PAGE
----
If Lowry seems excited by the idea of having a new big to collaborate with, it’s because he is. Since Ibaka and Marc Gasol left in free agency last fall, he hasn’t had that trusted pick and roll partner.
 
Back in training camp, Lowry vowed that newly signed veteran centre Aron Baynes would have a career year playing next to him. To say that hasn’t gone according to plan would be an understatement. Given Lowry’s track record of bringing out the best in his teammates, it’s strange that they could never get on the same page, but also speaks to what a poor fit Baynes has been in this system. He would bobble passes from Lowry and the team’s other guards or struggle to finish plays until ultimately falling out of Nick Nurse’s rotation following the additions of Birch and Freddie Gillespie.
 
In 525 minutes with Lowry and Baynes on the court together this season, the Raptors have been outscored by 66 points. Meanwhile, the team is plus-37 in the 91 minutes that Lowry and Birch have played together.
 
Like the other big men Lowry has had success with over the years, Birch checks off a few important boxes.
 
“The willingness to roll and be in the right spots, the willingness to understand that I am looking for them,” said the 35-year-old point guard. “Me and Serge, we had an unbelievable thing between us. And Lucas, and really all the bigs I have played with, I just try to figure them out. They don’t have to figure me out, I figure them out. I am the one that has to make the right play, but the willingness to roll, to pop, to understand where I need them [to be], to screen and to do their job is the most important thing.”
 
Thanks to injuries, rest nights, a mid-season COVID-19 outbreak and the underperforming centres, among other factors, the Raptors have tied a franchise record – initially set during their inaugural 1995-96 campaign – by using 28 different starting lineups this year. Finally, they seem to have settled on one they like.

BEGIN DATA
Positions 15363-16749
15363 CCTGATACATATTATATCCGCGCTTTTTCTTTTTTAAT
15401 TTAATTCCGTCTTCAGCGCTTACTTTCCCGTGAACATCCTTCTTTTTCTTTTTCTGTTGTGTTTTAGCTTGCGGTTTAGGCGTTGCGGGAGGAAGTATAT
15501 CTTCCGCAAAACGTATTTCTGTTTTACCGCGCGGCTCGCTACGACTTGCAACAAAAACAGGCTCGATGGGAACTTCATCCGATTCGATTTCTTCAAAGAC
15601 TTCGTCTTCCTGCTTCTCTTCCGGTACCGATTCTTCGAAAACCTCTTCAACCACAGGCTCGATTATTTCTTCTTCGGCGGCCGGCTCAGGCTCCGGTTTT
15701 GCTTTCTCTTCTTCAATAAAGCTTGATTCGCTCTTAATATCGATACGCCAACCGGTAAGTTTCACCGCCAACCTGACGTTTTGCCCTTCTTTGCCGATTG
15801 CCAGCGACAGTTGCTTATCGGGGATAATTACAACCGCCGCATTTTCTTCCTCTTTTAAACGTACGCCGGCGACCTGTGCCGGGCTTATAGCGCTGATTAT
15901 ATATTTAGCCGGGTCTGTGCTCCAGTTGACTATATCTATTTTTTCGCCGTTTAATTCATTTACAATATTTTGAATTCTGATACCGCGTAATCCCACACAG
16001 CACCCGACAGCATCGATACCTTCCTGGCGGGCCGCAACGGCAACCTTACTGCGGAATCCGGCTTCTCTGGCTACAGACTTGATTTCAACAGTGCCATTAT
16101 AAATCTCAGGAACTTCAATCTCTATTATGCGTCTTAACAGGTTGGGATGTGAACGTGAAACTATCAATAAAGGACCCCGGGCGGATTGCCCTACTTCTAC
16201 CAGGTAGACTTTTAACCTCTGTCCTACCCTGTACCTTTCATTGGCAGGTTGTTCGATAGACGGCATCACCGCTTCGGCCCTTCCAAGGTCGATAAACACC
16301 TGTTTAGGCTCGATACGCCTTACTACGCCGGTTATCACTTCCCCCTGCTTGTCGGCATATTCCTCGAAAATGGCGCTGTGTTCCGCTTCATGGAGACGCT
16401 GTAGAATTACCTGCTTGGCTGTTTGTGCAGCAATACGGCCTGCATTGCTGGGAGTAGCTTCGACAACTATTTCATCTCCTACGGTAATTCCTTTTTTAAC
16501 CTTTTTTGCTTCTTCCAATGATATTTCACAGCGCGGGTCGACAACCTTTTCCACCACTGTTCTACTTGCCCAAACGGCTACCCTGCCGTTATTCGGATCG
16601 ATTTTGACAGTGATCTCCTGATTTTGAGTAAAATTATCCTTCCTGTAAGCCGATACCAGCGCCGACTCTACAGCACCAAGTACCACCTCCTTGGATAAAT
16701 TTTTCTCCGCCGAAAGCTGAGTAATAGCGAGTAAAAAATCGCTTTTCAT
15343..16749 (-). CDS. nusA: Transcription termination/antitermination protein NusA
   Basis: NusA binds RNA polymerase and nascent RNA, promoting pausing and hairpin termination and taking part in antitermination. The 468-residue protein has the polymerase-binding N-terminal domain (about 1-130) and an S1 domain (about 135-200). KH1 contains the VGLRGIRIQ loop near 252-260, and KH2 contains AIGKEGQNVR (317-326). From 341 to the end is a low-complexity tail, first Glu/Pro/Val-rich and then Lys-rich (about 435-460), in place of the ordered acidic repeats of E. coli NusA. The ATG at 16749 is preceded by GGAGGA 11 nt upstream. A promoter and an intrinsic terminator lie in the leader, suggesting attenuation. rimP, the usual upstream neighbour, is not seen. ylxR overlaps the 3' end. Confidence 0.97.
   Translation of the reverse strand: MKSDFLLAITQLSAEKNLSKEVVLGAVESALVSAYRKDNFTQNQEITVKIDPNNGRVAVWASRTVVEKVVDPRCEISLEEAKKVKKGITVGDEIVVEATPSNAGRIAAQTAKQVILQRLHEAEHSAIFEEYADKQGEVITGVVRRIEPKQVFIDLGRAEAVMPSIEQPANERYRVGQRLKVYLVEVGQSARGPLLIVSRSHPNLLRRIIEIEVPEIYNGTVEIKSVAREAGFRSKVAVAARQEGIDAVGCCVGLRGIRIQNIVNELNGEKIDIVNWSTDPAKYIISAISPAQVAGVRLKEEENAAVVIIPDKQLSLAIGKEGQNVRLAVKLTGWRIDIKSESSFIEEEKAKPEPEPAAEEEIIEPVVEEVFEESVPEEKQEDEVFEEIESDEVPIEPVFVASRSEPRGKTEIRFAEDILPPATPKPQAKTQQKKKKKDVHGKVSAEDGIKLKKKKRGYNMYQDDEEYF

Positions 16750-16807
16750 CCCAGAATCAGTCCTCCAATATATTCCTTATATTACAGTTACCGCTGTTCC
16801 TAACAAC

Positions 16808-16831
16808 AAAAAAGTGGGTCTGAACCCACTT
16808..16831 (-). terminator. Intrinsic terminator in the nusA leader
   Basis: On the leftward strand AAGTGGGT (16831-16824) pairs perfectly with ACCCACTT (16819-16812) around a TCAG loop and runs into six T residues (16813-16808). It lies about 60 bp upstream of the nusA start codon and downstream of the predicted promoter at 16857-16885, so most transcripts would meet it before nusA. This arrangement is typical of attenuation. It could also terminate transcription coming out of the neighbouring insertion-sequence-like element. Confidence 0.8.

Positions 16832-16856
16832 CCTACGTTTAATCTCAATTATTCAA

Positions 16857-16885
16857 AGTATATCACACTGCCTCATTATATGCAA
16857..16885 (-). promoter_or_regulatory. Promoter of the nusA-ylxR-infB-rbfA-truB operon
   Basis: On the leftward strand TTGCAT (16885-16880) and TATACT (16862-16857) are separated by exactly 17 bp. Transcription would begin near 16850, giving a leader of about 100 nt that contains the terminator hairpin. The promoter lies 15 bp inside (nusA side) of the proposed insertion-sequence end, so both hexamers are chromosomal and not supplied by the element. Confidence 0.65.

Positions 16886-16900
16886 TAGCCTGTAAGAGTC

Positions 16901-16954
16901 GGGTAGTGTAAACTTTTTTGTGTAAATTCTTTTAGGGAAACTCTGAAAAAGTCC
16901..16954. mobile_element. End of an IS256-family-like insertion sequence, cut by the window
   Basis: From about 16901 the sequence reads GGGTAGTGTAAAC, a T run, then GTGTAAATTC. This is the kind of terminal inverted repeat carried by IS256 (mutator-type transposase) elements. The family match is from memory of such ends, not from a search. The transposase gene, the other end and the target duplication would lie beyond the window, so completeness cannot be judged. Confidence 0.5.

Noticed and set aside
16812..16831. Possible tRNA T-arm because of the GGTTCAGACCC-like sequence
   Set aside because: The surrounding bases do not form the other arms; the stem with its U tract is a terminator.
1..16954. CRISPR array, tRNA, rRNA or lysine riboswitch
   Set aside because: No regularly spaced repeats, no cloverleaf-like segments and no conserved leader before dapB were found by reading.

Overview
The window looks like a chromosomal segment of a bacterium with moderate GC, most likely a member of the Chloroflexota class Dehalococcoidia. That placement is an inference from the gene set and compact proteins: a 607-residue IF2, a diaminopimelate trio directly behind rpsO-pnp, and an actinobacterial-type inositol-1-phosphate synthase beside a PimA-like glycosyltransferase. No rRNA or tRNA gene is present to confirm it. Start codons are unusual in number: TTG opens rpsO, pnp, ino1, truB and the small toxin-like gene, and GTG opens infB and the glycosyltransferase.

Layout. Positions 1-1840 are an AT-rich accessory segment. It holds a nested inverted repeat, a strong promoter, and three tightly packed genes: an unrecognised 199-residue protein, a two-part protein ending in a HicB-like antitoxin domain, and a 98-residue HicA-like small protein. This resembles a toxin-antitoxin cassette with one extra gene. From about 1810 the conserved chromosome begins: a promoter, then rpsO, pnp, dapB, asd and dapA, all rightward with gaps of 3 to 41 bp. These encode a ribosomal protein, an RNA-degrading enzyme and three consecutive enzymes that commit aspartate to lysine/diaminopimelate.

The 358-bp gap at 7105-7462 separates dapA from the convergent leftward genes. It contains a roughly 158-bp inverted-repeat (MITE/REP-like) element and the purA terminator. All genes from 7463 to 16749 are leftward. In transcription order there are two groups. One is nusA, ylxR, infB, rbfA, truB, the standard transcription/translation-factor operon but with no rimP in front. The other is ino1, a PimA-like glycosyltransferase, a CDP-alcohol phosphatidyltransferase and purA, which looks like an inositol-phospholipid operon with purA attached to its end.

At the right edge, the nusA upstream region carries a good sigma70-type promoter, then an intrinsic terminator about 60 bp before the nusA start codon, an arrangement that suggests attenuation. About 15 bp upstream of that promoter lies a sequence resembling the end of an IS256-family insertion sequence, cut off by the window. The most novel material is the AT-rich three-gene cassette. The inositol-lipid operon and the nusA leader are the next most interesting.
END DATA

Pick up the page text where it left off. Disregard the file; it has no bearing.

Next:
For the first time since early March, Nurse has opened three straight games with the same unit; Lowry, Fred VanVleet, OG Anunoby, Siakam and Birch. That group has outscored opponents by 41 points in 71 minutes over that span.
 
How long they stick with it will be telling in terms of their plan for the stretch run. With Monday’s victory and the Washington Wizards’ overtime loss to the San Antonio Spurs, which snapped an eight-game winning streak, Toronto and Chicago are both one game behind Washington for 10th place and the final spot in the East’s play-in tournament.
 
The biggest obstacle for the Raptors is their remaining schedule. Eight of their final 11 games come against teams that are currently above .500. Going into Monday’s contests, the combined winning percentage of those final 11 opponents was .588. The only team with a tougher slate is the Spurs (.612).
 
However, it’s not just the quality of competition that makes Toronto’s schedule so daunting. They play five games this week, including a pair of back-to-back sets and the start of a brutal West Coast road trip that will see them visit the Denver Nuggets, Utah Jazz, Los Angeles Lakers and Los Angeles Clippers in the span of six days.
 
Their best and likely only chance at making a run and salvaging the season hinges on the hope that this budding chemistry between Lowry, Birch and the rest of their new starting five continues to grow.